Background: Although vitamin D has been mechanistically linked to insulin secretion and sensitivity, it remains unclear whether low 25-hydroxyvitamin D levels confer an increased risk of impaired glucose metabolism. We evaluated the relationship between vitamin D insufficiency (25-hydroxyvitamin D < 20ng/mL) and abnormal hemoglobin A1c (A1c) (≥6.5%) in community-dwelling older persons and examined whether this relationship differed according to race.
Methods: Participants were 2,193 persons of age 70-79 years at Year 1 (52% women; 37% black) in the Health, Aging, and Body Composition study who had clinic visits at Years 2 and 4. Logistic regression analyses, adjusted for potential confounders, were used to evaluate the association between vitamin D insufficiency and abnormal A1c 2 years later. Interaction of race and vitamin D insufficiency was tested.
Results: A total of 665 (30%) and 301 (14%) of the participants had vitamin D insufficiency at Year 2 and abnormal A1c at Year 4, respectively. After controlling for demographics, other potential confounders, and diabetes status at Year 4 (n = 477 diabetics), we found that vitamin D insufficiency was associated with an increased likelihood of having abnormal A1c (odds ratio = 1.56; 95% CI: 1.03-2.37). We also found that this relationship persisted among the 1,765 participants without diabetes in Year 2 (odds ratio = 2.33; 95% CI: 1.00-5.40). Findings did not differ by race.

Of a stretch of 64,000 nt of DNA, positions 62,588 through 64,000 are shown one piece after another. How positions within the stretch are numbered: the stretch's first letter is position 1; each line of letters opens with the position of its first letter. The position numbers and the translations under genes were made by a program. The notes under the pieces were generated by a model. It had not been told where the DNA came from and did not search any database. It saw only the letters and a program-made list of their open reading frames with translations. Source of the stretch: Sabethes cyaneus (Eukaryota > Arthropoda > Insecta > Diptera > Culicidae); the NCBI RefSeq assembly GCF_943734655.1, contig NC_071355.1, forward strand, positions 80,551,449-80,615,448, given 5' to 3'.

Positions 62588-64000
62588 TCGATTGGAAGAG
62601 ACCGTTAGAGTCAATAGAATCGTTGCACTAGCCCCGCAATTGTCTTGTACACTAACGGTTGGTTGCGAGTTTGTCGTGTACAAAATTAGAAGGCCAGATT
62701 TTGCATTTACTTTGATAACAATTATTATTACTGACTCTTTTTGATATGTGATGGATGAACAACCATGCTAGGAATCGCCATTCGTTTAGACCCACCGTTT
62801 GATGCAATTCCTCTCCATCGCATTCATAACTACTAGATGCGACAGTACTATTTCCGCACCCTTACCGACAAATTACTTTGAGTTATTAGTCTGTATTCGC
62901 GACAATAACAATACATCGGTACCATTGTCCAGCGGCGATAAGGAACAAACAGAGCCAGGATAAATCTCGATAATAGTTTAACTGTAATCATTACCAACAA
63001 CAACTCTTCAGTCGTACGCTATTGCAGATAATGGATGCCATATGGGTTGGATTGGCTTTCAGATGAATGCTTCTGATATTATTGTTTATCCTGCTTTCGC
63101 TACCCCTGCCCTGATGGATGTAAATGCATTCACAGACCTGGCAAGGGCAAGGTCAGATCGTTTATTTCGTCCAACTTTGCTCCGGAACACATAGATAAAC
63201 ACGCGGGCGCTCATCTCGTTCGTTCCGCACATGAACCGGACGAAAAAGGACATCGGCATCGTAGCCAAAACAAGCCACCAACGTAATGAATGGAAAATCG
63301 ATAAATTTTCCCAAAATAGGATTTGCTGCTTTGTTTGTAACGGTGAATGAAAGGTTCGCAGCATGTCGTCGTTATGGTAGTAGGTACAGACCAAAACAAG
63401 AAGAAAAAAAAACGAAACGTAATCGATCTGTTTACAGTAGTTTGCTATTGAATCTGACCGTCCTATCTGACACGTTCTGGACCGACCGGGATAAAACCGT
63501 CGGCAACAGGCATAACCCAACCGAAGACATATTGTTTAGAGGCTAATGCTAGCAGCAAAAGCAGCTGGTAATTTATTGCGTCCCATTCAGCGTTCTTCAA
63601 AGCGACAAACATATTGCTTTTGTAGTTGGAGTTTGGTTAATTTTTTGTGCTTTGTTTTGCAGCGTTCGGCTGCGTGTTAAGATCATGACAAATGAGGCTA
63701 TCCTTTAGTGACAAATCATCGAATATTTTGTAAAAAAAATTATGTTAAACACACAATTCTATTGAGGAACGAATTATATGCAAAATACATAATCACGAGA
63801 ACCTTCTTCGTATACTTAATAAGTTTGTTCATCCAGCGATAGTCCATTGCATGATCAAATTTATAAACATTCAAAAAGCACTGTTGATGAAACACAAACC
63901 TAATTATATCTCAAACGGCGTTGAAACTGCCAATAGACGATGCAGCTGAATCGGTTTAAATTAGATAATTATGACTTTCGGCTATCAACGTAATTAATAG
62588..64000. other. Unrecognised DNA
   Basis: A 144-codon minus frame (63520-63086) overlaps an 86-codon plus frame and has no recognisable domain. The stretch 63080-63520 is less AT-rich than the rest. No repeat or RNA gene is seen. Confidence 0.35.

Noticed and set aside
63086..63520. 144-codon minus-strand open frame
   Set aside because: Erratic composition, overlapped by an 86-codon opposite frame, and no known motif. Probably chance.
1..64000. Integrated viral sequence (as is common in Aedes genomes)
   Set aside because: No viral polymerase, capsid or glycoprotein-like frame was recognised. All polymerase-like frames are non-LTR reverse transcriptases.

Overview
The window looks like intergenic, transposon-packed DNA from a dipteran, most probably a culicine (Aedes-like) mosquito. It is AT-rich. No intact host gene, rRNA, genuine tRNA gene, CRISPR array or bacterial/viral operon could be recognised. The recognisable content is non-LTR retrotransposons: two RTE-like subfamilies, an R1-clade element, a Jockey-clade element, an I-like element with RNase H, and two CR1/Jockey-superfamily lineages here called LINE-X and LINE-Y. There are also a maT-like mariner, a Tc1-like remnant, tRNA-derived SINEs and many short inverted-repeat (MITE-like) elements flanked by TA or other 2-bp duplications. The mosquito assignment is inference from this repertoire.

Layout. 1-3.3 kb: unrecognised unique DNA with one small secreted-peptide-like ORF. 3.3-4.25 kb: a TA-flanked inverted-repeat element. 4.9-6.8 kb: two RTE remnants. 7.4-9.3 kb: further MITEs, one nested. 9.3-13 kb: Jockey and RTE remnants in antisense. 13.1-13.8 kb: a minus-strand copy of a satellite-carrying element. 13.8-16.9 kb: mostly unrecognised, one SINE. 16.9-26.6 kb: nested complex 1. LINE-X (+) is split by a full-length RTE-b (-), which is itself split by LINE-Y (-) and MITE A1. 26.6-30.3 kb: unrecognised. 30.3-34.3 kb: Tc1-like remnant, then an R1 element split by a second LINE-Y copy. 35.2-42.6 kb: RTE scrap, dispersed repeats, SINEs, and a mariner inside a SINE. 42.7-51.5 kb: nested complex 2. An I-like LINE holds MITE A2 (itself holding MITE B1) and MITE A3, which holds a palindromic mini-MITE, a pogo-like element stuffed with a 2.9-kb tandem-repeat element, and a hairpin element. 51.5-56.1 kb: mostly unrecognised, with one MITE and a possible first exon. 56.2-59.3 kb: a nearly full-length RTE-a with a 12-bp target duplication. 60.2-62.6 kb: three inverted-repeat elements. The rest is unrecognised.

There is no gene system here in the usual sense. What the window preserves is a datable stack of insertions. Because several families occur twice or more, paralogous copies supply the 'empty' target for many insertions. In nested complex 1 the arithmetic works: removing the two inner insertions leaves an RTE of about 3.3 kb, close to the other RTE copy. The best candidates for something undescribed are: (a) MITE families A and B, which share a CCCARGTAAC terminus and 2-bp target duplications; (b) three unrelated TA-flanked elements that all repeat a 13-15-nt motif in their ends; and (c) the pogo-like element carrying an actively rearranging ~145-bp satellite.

Conclusions: Vitamin D insufficiency was associated with abnormal A1c levels among black and white older persons independent of diabetes status. Future studies are needed to establish the temporal relationship between vitamin D and A1c in diverse samples of older persons.
Keywords: Hemoglobin A1c; Older persons.; Vitamin D.
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